Up to 14 children are fighting for each place at top primary schools, a major audit shows today.
It found that some catchment areas stretch barely 100 metres from the main gates.
Children living only a minute’s walk away – often on the same street – are being rejected. The figures also show that 50 per cent of secondaries are now oversubscribed – compared with 43 per cent three years ago.
Experts said a failure to build enough schools, a baby boom and immigration had created a ‘perfect storm’ for the education system.
The audit reveals:
The smallest catchment – at a Somerset primary – is just 93 metres
At the most oversubscribed primary schools, just 7 per cent of applicants, or one in 14, receive a place
For sought-after secondaries the figure is 8 per cent, or one in 12
Homes near popular primary schools typically cost £55,000 – or 18 per cent – more
Up to 93 per cent of secondary schools and 88 per cent of primaries are oversubscribed in some areas.
Susie Thomas with her children Max and Philbe who both got into St Andrewís Primary which has Britainís smallest catchment area
100 metres away? You miss out
At a primary school in the historic town of Taunton, children who live just 100 metres from the school gates will miss out on a place this year.
The farthest-away pupil admitted, based on distance, to St Andrew’s Church School this month lives 93 metres from the site, according to Somerset Council. While it is a Church of England school, it does not prioritise children of faith, which makes it even more extraordinary that its catchment area is so small.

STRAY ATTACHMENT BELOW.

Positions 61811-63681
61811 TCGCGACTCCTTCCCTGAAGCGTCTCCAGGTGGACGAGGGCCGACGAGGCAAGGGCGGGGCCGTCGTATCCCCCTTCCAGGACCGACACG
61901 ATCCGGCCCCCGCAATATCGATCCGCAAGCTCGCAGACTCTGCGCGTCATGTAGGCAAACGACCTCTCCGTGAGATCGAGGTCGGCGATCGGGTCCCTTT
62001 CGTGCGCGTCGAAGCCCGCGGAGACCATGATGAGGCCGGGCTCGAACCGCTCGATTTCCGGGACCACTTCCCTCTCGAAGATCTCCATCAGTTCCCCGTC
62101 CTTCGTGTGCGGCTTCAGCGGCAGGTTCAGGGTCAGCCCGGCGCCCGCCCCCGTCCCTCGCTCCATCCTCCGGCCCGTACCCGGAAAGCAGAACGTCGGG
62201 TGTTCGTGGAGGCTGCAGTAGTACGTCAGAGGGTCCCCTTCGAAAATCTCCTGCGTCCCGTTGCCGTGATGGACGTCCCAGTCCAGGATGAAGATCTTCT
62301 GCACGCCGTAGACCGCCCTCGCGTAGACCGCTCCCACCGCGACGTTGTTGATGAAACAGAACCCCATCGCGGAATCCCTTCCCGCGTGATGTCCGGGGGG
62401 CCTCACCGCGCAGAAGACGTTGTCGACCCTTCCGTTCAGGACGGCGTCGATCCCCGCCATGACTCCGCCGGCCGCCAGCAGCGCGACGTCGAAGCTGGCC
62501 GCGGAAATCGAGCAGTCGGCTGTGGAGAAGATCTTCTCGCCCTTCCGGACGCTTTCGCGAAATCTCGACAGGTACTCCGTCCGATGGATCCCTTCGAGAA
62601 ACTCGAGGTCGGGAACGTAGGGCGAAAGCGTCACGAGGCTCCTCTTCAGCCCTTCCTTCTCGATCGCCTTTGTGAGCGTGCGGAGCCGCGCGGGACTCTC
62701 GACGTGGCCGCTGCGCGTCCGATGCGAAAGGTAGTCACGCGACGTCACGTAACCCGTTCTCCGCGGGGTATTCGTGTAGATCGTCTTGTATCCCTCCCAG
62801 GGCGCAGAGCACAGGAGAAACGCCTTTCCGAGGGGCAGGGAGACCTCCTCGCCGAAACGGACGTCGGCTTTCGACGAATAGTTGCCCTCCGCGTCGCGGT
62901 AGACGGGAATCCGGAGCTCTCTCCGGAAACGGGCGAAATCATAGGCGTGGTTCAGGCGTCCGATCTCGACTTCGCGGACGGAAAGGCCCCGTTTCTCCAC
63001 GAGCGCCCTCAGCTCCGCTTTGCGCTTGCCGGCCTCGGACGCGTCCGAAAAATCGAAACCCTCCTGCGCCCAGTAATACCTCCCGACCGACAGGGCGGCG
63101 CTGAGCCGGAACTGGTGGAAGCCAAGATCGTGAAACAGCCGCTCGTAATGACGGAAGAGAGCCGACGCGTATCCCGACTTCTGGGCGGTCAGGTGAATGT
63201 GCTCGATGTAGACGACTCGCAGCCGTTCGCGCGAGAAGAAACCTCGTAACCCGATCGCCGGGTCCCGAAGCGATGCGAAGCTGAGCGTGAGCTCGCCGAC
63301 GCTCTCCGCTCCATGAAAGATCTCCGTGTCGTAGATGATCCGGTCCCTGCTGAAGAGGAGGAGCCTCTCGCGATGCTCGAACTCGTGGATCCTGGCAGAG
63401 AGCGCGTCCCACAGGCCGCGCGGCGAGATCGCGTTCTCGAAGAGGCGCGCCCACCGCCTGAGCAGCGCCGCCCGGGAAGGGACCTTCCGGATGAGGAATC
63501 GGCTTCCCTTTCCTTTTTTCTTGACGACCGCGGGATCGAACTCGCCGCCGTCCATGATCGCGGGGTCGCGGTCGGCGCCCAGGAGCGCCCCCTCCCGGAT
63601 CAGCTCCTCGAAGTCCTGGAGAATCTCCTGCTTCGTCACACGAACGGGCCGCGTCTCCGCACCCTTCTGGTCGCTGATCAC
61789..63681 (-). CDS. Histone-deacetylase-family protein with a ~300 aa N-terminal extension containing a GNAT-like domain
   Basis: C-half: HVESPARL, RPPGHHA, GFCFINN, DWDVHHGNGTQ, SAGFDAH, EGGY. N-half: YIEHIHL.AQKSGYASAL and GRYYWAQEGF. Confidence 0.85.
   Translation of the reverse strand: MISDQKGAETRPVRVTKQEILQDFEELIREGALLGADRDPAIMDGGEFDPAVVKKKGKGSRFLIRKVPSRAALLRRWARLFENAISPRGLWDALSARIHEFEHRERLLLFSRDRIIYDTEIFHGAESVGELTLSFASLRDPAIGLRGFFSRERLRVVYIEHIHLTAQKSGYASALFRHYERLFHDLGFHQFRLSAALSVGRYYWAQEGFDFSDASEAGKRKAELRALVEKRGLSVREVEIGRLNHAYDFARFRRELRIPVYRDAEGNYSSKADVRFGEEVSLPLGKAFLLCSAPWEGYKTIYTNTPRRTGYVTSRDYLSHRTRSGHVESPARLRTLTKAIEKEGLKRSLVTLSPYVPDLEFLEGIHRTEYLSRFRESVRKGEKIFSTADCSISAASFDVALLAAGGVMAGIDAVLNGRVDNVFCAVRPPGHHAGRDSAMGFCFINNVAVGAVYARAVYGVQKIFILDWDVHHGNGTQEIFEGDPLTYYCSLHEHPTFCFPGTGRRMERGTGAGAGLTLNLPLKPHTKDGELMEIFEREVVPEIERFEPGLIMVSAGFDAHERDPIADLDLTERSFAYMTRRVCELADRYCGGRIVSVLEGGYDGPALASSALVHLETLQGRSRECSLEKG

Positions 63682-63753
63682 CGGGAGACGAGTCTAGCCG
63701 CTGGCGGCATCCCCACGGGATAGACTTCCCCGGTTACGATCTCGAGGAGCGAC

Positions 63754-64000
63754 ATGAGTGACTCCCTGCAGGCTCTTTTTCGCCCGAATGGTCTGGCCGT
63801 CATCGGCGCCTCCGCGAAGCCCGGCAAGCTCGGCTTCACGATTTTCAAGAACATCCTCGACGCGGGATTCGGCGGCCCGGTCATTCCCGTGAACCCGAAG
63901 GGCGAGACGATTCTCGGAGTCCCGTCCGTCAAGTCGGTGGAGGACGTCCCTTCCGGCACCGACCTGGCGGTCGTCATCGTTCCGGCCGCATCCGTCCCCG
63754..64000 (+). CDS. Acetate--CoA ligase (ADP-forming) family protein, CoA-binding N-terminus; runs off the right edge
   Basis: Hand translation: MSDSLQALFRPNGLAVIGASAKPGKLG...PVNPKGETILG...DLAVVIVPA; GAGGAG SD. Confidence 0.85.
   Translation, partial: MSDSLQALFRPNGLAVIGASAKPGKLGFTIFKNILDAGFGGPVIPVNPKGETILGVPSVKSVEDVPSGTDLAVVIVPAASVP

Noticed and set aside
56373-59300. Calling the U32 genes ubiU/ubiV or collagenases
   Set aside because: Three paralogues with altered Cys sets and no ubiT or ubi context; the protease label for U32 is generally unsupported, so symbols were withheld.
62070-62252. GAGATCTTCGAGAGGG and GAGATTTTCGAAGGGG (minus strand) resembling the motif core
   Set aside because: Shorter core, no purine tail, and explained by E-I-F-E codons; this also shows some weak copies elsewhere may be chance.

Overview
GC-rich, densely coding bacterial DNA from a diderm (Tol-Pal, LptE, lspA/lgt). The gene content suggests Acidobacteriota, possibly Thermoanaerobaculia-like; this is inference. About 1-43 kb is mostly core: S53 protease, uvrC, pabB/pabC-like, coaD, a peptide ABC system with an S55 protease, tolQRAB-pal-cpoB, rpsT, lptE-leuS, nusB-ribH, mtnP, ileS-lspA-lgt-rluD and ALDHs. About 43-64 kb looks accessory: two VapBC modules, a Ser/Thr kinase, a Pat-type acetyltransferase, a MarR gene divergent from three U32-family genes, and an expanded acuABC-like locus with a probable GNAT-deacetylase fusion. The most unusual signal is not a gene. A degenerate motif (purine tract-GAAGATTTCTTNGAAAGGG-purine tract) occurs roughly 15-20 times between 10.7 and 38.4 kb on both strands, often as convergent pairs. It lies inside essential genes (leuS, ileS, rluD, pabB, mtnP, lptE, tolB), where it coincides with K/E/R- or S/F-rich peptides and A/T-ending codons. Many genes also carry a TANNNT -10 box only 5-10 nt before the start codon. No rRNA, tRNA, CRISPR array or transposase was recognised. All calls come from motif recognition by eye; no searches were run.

Instead, it grants places to children in care – known as ‘looked-after children’ – first, then siblings of current pupils and then children who live closest to the school. It holds a ‘good’ rating from Ofsted.
Artist Susie Thomas, 37, (pictured above) is delighted her daughter Phoebe, four, will follow her older brother, Max, seven, by starting at St Andrew’s next week.
She said: ‘We live very close to the school but we didn’t take it for granted we would get in.’
Novia Taitt and daughter Ann-Marie, aged 5
The nation’s most over-subscribed primary school rejected almost 400 children for this year’s intake. Brindishe Lee, in a residential part of Lewisham, South East London, received 426 applications for only 30 places.
The neighbourhood is said to have a baby boom in recent years after many young families moved in. Brindishe Lee was rated outstanding at its last Ofsted inspection in 2011. Novia Taitt’s daughter Ann-Marie, five, (pictured above) secured a place last year.
Mrs Taitt said: ‘I looked at the reports and statistics in terms of achievement and it’s been consistently high in terms of reading and writing and core learning achievements. The teachers are excellent, it’s very friendly. When she started in reception in September, their approach is that you can talk to the teachers.’
The data was obtained by researchers who submitted hundreds of freedom of information requests to town halls and schools. Children living more than 93 metres from St Andrew’s Church School in Taunton were rejected for this September’s intake.
At St Augustine’s Roman Catholic primary in Middlesbrough infants more than 140 metres away were refused. And at Oakgrove School in Milton Keynes applicants living more than 150 metres away did not receive a place. All three schools were rated good by Ofsted, rather than outstanding.